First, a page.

A man accused of intentionally driving a snowmobile into teams of two mushers near the front of the Iditarod Trail Sled Dog Race has apologized for the incident in a Yukon River village of Alaska, but says he doesn't recall what happened.
Arnold Demoski, 26, of Nulato, was arrested Saturday on suspicion of assault, reckless endangerment, reckless driving and six counts of criminal mischief.
Demoski spoke to KTUU-TV, saying he was returning home from a night of drinking when he struck Aliy Zirkle and Jeff King's teams early Saturday morning.
The crashes killed one of King's dogs and injured at least two others. One of Zirkle's dogs also was injured. Iditarod officials at first reported King had been injured. But the four-time champion said later the snowmobile had missed both him and his sled.
Demoski said when he woke up Saturday morning and heard what had happened to the mushers, he checked his snowmobile and realized he had done it. The snowmobile was missing a part and had rust-colored stains, he said.
Demoski said he doesn't remember the collisions, which the Iditarod described as apparently intentional attacks.
"I just want to say I'm sorry," he said.
Zirkle, 46, who finished second three times from 2012 to 2014, was mushing from Koyukuk to Nulato, a run of less than 32 kilometres on the Yukon River, when she was hit, race marshal Mark Nordman said Saturday.
The snowmobile hit the side of Zirkle's sled about eight kilometres outside of Koyukuk, turned around multiple times and came back at her before driving off, Alaska State Troopers spokeswoman Megan Peters said by email.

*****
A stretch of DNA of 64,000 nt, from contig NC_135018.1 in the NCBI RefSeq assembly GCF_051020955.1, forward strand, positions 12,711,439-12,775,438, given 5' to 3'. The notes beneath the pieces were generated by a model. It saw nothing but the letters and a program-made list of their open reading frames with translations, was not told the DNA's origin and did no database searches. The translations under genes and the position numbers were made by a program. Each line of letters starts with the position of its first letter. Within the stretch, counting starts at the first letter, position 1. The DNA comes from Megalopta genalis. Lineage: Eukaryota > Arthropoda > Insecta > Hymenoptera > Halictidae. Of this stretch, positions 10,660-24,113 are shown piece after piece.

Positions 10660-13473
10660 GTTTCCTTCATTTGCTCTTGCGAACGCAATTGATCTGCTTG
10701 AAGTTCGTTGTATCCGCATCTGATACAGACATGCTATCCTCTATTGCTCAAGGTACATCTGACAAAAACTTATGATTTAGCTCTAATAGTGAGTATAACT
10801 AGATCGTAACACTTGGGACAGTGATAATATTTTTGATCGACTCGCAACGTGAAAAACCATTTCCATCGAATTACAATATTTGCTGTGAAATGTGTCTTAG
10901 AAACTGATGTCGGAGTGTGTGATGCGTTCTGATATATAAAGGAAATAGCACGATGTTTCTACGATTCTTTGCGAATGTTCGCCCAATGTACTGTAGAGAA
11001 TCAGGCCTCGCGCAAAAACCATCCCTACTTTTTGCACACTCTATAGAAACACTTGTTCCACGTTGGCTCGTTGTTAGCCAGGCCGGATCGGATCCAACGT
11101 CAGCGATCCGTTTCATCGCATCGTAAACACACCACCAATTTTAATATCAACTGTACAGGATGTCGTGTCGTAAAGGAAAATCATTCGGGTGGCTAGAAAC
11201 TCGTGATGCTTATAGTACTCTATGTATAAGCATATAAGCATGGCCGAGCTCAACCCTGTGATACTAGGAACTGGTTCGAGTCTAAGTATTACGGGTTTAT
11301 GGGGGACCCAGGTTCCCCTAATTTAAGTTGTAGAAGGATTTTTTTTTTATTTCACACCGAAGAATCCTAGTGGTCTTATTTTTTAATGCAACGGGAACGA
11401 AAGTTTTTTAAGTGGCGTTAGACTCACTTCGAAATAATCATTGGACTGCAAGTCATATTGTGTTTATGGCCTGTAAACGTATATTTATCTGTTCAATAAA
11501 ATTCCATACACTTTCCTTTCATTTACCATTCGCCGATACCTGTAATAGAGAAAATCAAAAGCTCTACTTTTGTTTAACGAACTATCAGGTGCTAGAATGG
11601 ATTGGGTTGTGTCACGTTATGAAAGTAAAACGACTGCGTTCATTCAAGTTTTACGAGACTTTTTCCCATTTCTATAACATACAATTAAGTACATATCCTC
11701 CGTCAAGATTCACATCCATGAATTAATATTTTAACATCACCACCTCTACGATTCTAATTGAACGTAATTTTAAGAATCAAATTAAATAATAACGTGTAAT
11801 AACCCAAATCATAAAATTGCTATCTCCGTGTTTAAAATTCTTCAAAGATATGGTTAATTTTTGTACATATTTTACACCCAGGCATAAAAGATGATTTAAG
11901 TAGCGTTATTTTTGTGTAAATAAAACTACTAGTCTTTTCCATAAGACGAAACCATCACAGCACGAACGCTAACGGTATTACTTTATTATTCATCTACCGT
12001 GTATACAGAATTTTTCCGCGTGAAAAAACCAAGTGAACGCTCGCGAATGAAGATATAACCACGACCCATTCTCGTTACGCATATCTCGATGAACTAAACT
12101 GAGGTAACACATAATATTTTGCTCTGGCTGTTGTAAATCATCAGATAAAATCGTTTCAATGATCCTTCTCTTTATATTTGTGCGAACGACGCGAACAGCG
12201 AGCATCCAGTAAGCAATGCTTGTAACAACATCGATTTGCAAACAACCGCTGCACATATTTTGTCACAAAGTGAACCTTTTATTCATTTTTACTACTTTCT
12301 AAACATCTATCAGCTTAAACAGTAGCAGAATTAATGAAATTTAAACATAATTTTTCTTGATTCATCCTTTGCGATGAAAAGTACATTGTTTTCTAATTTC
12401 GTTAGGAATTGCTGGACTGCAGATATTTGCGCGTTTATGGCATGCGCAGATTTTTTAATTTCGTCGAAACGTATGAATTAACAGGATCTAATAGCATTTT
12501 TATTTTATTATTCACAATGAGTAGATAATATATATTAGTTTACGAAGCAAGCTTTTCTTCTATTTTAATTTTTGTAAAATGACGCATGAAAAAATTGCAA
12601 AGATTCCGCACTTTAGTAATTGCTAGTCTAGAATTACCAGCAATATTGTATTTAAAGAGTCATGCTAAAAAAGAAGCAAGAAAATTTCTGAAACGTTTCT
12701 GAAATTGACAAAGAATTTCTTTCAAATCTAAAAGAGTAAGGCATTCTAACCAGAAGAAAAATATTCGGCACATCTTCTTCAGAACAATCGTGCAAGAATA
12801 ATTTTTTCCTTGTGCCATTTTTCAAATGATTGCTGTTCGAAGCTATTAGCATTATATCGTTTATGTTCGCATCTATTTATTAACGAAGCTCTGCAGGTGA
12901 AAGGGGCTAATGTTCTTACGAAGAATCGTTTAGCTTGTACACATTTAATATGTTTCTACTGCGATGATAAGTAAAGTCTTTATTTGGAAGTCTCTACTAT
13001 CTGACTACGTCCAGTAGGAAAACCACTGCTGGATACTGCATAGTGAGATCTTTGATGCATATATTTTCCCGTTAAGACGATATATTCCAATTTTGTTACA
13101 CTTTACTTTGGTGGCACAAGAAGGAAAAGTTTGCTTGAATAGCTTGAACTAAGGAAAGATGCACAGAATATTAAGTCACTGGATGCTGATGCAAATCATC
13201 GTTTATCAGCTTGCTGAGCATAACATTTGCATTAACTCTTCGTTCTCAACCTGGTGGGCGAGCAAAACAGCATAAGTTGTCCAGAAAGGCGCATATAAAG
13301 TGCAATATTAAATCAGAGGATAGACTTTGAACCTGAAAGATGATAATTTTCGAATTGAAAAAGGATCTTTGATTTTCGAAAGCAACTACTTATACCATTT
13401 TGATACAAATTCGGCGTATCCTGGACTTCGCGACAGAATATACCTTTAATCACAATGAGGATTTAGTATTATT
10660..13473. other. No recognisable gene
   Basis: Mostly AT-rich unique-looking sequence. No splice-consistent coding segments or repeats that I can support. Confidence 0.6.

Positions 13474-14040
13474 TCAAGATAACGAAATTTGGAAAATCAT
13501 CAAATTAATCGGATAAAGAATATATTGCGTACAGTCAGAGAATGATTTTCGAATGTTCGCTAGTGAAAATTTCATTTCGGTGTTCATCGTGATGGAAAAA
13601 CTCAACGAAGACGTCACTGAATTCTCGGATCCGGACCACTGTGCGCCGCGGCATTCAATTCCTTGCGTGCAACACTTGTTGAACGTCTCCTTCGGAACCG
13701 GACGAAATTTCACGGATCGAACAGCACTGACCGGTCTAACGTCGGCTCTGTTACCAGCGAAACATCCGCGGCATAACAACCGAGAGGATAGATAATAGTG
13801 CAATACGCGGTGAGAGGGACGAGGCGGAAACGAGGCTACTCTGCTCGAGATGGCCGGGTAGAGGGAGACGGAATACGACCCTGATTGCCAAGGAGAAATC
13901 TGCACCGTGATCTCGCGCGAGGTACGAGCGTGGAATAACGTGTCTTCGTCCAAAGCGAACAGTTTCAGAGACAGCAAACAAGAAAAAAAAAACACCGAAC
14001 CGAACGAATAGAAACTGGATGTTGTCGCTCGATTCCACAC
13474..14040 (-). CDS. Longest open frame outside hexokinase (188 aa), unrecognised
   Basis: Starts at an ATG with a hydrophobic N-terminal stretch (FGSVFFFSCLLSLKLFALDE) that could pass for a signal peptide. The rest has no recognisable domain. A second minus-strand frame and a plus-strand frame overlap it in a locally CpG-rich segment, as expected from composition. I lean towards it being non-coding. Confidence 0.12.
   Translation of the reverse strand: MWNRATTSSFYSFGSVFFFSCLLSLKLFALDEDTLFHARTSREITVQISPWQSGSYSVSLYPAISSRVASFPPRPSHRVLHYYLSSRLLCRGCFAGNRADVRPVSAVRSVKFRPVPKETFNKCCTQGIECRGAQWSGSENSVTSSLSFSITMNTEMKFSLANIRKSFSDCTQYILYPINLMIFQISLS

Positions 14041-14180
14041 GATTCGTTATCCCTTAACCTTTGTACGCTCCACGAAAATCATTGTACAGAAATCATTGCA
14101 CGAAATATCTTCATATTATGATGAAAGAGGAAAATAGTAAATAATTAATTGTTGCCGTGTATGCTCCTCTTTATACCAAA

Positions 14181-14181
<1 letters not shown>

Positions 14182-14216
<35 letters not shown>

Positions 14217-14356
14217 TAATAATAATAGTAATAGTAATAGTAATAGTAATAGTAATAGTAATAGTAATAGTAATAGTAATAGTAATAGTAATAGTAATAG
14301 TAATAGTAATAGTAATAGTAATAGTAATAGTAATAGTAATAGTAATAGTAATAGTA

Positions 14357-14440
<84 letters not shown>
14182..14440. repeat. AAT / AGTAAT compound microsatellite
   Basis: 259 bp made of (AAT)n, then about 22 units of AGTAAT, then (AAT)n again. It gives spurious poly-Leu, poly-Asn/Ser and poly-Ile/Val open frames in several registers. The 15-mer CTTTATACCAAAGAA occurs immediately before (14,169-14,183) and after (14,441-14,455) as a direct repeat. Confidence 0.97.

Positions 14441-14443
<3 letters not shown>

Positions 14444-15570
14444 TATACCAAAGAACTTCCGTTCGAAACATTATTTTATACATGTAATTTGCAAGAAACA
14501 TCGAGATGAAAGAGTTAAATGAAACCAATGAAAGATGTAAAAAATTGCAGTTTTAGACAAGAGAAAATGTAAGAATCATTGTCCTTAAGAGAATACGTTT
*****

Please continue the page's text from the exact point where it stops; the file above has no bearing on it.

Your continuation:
The snowmobile reappeared 19 kilometres outside of Nulato. The driver revved up and was pointed at Zirkle before leaving, Peters said.
Demoski told KTUU that he did not return to harass Zirkle. He said he wanted to check to make sure she was OK.
'Someone tried to kill me'
One dog on Zirkle's team was bruised. Officials described the injury as non-life-threatening.
Zirkle reached Nulato and told a race official the incident had left her shaken.
"I'm really bad. Someone tried to kill me with a snowmachine," she said on a video posted to the Iditarod Insider webpage. Snowmachine is what Alaskans call snowmobiles.
King, a four-time Iditarod champion, was behind Zirkle and fared worse. When King reached the vicinity 12 miles outside of Nulato, his team was struck from behind by the snowmobile.
Snowmobile struck dogs at high speed
Nash, a 3-year-old male, was killed. Crosby, another 3-year-old male, and Banjo, a 2-year-old male, received injuries and are expected to survive. King told the Iditarod Insider the snowmobile narrowly missed him and his sled, but hit his dogs at high speed.
"One of my dogs was killed pretty much on the spot, and a couple others I gave first aid to the best I could and loaded them into my sled," he told the Iditarod camera crew. "I kind of felt like a triage ambulance."
It did not appear to be an accident, he said. "It seemed like an act of bravado," King said.
Rural Alaska communities have many wonderful people, he said, but they also have serious social problems.
"It is beyond comprehension to me that this was not related to substance abuse," King said, adding that "no one in their right mind would do what this person did."
King remained in Nulato early Saturday afternoon.
The race leader early Saturday afternoon was Brent Sass, who left the village of Kaltag at 8:20 a.m.
Zirkle rested four hours in Nulato and dropped one dog before heading back onto the Yukon River with 14 dogs in harness. She reached Kaltag at 10: 44 a.m., and after a nine-minute rest, left again in second place.
Current champion Dallas Seavey left Kaltag at 11: 24 a.m. in third place. His father, former champion Mitch Seavey, was in fourth place.